In a new comment published in Lancet Public Health, public health experts consider the effects of the coronavirus and COVID-19 on the homeless population in North America. The authors, Jack Tsai and Michal Wilson of the University of Texas, point to the unique vulnerability of these populations, given the lack of access to hygiene measures that might help curb the spread. Additionally, these populations often live in congregate living settings, which further increase the chance of contagion.
“People experiencing homelessness are a vulnerable group, and their potential exposure to COID-19 might negatively affect their ability to be housed, and their mental and physical health,” they write.
A large number of people in the United States and Canada, especially the cities, face the reality of homelessness. Homeless people are more vulnerable to abuse, even in places like hospitals that are meant to protect them. This lack of power leaves them exposed to coercion. For example, past research has documented the deliberate recruitment of homeless people into dangerous pharmaceutical drug trials.
The homeless population in the United States regularly faces systemic discrimination, as evidenced in policies allowing them to be committed against their will and laws that seek to punish the destitute for their homeless status. People with a ‘mental illness’ diagnosis often become homeless, and many report that their diagnosis makes them a target of discrimination and disrespect. In addition, those who intend to help the homeless are also often targeted and punished.
Research suggests that severe mental distress and homelessness have a reciprocal and cyclic relationship, and people who are unhoused and diagnosed with a ‘mental disorder’ are more likely to be met with mandates that treat them like criminals. Past research has also shown that community-centric healthcare models operating in shelters are likely to help the homeless and reduce the cost to hospitals. Additionally, some cities have taken steps like opening walk-in care centers to provide housing and care for people in mental distress who are homeless.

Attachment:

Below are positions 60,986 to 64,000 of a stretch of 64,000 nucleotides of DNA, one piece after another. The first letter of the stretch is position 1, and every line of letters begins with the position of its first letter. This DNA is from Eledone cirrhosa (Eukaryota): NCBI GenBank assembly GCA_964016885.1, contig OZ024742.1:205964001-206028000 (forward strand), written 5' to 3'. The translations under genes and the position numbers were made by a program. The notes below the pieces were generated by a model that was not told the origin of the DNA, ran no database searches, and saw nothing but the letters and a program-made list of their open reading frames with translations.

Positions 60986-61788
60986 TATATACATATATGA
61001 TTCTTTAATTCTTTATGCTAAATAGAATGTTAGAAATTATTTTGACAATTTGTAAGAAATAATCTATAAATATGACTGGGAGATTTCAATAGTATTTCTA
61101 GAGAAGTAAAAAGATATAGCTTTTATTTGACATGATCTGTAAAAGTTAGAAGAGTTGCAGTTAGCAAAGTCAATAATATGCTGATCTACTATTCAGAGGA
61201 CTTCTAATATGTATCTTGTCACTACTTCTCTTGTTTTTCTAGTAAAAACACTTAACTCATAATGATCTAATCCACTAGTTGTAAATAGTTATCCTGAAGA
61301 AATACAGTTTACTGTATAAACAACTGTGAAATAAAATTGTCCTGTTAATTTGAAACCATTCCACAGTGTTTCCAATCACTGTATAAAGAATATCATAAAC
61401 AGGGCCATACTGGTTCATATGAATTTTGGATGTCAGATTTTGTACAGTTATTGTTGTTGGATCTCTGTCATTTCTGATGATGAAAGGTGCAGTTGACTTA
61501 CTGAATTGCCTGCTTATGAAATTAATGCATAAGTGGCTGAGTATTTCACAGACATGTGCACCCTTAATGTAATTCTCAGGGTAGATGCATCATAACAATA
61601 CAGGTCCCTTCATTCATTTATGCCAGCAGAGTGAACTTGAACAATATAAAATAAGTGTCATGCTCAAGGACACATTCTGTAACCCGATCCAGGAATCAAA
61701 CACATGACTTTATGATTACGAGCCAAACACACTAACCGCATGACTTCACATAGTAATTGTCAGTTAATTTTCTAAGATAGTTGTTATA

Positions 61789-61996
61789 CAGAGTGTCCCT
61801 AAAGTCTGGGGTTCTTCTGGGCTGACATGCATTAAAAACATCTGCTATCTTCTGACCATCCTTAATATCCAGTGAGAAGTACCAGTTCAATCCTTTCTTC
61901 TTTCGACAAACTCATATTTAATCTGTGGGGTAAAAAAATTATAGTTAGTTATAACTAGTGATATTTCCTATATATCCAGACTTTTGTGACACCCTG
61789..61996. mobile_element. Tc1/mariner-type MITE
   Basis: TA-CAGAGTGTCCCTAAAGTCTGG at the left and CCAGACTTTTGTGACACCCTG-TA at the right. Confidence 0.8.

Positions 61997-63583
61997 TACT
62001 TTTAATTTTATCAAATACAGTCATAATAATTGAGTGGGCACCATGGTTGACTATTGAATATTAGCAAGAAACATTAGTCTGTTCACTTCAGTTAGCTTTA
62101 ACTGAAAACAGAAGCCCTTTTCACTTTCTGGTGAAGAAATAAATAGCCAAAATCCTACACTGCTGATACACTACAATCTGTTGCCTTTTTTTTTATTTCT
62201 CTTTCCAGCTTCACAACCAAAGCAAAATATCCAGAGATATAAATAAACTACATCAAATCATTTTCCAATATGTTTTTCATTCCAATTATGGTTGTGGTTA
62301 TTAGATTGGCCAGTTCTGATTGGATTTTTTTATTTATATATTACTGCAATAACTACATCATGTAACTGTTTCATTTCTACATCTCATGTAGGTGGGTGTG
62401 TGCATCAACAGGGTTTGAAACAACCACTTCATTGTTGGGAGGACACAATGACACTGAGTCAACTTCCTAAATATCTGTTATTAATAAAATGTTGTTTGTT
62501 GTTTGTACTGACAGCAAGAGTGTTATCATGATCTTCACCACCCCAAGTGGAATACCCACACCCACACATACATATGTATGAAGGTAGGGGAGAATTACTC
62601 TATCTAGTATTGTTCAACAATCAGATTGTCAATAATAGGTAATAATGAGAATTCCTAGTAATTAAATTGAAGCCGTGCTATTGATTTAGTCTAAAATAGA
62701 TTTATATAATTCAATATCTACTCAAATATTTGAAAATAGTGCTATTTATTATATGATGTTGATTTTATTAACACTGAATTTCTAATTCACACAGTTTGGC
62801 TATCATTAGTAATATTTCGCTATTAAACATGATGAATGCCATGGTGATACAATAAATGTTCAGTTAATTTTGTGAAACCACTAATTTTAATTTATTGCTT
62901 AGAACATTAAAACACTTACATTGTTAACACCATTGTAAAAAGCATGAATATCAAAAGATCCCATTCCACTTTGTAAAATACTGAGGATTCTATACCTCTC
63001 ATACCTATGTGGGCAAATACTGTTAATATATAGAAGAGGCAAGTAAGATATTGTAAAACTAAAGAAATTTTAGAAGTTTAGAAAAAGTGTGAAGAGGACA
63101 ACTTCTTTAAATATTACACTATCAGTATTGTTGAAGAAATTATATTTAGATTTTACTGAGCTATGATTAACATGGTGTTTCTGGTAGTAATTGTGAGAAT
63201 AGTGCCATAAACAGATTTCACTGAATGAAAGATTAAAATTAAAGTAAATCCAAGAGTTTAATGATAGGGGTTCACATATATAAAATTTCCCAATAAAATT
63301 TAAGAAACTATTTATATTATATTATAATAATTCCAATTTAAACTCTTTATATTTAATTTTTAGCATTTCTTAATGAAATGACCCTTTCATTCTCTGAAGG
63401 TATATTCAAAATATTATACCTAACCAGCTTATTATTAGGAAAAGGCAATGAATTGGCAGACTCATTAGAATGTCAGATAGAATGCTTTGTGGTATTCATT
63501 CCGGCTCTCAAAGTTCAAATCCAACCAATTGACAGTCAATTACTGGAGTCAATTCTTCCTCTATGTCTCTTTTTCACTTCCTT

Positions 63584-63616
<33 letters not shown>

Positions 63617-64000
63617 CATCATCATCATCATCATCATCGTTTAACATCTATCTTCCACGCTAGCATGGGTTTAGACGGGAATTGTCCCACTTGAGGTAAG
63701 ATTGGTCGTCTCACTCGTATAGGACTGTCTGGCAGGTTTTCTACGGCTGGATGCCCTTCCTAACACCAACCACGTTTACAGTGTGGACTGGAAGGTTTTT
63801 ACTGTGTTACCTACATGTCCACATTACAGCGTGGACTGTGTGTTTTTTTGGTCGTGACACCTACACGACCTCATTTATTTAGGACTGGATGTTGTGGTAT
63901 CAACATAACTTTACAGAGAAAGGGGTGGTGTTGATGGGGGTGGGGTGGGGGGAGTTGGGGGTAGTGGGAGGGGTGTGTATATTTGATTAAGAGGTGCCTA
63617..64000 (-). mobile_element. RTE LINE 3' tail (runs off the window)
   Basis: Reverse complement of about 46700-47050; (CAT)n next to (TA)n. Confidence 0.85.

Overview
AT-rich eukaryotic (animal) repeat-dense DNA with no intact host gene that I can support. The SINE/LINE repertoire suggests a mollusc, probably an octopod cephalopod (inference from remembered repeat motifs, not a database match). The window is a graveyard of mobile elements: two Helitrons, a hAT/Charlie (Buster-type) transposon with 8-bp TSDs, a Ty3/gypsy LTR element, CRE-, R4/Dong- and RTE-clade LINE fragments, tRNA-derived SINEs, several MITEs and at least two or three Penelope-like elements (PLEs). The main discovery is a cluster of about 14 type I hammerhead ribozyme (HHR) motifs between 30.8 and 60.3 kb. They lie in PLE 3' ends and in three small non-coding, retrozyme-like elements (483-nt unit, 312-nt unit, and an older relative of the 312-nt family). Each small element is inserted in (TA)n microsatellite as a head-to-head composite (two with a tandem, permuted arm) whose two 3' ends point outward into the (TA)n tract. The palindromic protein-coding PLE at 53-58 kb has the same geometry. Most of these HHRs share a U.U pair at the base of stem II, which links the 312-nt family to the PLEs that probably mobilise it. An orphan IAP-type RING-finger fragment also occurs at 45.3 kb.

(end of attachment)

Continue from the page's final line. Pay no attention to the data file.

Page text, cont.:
In this comment, Tsai and Wilson note that the homeless population in the United States is over 500,000, and in Canada, around 35,000 people experience homelessness on a given night. The authors suggest that the formal (shelters) and informal (abandoned buildings) congregate living settings, and lack of hygiene supplies, makes this group uniquely exposed to the coronavirus disease.
The homeless population’s lack of access to healthcare, accompanying mental and physical health problems, continually mobile lifestyle, and increased chances of substance abuse all lead to higher chances of contracting the virus as well. Further, these same factors make treating, tracking, and quarantining homeless people who contract the virus difficult and problematic.
The authors suggest that it is essential that homeless care providers and street outreach programs are taught to recognize the symptoms of coronavirus disease and be given testing kits for administration. Homeless people are also especially vulnerable to city lockdowns, where public spaces are closed for use. Currently, there are few provisions and spaces made available for the homeless during the coronavirus pandemic. If shelters are locked down, it might further aggravate the physical and mental health of the homeless. They write:
“In such a scenario, closures of shelters and other high-density communal settings (e.g., drop-in centers and soup kitchens) are possible, which could increase the number of unsheltered people experiencing homelessness and reduce their access to needed services.”
As emergency lockdowns use homeless shelters to quarantine patients, the homeless are further displaced and put at risk of contagion. The authors suggest that if cities do not take immediate steps to help the homeless, the spread of coronavirus disease and homelessness are likely going to make each other worse.
Tsai, J. & Wilson, M. (2010). COVID-19: a potential public health problem for homeless populations. Lancet Public Health. Published online March 11, 2020. https://doi.org/10.1016/S2468-2667(20)30053-0 (Link)